Coming Together for Asylum Seekers: A Message of Welcome, Hope, and Resilience

By Jan Meslin and Zsófia Sztranyiczki

In January 2022, IWC successfully completed its U.S. project focusing on building capacities and resilience of asylum-seeking women and their children. Funded in part by the UU Funding Program, the project also created tangible opportunities for UUs to build and continue the relationships with asylum-seeking families and to learn more about the U.S. immigration (deportation) system.

Originally designed to provide comprehensive assistance for asylum-seeking women and their children in U.S. detention centers, the project had shifted its focus to supporting women and children recently released from detention facilities or recently arrived in the U.S., given the substantial change in immigration policy under the Biden administration.

IWC’s project partner, the Asylum-Seekers Sponsorship Project (ASSP) and IWC Project Coordinator Jan Meslin worked together to offer three virtual informational sessions meant to engage UU women and other volunteers. These events also offered lessons learned about building empowering relationships with asylum seekers, and specific volunteering opportunities to UUs – both individually and congregationally. 

IWC’s project partner ASSP distributed 30 “welcome wellness kits” to asylum-seeking families. Each kit included (1) printed and video information on mental health resources that may aid in the healing and response to the psycho-social impacts of migration, detention, and deportation-related stress and trauma and/or gender-based violence; (2) Printed and video Information on the asylum process and existing pro-bono or low-bono resources; (3) Printed “Know Your Rights in the Asylum Process” information; (4) An art set, chocolate melts for hot cocoa, herbal teas, bath salts, a mini towel, handmade plushies, card games, healing essential oil; and (5) A cash gift card for the family.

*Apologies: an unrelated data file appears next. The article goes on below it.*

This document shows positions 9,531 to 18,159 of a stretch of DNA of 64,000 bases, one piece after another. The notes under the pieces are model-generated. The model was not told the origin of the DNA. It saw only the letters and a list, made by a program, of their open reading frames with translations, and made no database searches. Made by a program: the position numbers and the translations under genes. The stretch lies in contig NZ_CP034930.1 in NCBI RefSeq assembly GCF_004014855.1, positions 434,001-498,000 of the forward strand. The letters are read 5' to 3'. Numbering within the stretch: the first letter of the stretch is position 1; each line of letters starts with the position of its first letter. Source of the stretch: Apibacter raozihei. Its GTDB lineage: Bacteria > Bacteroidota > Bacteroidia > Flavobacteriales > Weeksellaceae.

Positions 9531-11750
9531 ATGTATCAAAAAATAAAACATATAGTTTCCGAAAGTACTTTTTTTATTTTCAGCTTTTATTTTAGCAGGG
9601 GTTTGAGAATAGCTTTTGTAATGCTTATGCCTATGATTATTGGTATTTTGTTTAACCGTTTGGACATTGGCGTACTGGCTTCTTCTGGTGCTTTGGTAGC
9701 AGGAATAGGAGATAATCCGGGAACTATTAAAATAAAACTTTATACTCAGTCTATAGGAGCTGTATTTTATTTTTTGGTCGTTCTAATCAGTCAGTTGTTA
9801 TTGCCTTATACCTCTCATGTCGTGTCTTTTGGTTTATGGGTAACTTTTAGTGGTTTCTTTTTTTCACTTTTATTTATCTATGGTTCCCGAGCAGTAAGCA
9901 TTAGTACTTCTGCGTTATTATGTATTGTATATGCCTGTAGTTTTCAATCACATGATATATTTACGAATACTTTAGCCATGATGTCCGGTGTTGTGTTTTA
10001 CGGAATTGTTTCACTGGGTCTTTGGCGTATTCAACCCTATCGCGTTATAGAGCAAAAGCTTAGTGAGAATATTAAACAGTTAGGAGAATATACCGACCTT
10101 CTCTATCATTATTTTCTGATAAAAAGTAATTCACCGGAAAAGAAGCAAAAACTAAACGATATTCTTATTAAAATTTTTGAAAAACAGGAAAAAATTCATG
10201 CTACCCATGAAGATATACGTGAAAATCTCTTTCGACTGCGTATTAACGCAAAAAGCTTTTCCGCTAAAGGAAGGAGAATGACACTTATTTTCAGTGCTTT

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Throughout the project, volunteers were mobilized to assemble the wellness kits, make cards, and mail the packages. A volunteer crocheted plushies for each package, and several others decided to make more plushies to send later. There was also interest in serving as sponsors for asylum seekers as well as connecting with specific asylum seekers to become pen pals. 

Asylum seekers and immigrants arriving in the U.S. are often confronted directly with the fact that they are unwelcome. This project demonstrated that great things happen when people get together to extend a warm message of welcome and support: "It has been beautiful to watch so many people commit their support and build community with each other to lay groundwork for providing community for asylum-seeking families. Amazing things happen when we come together!" (Laura Coleman, ASSP).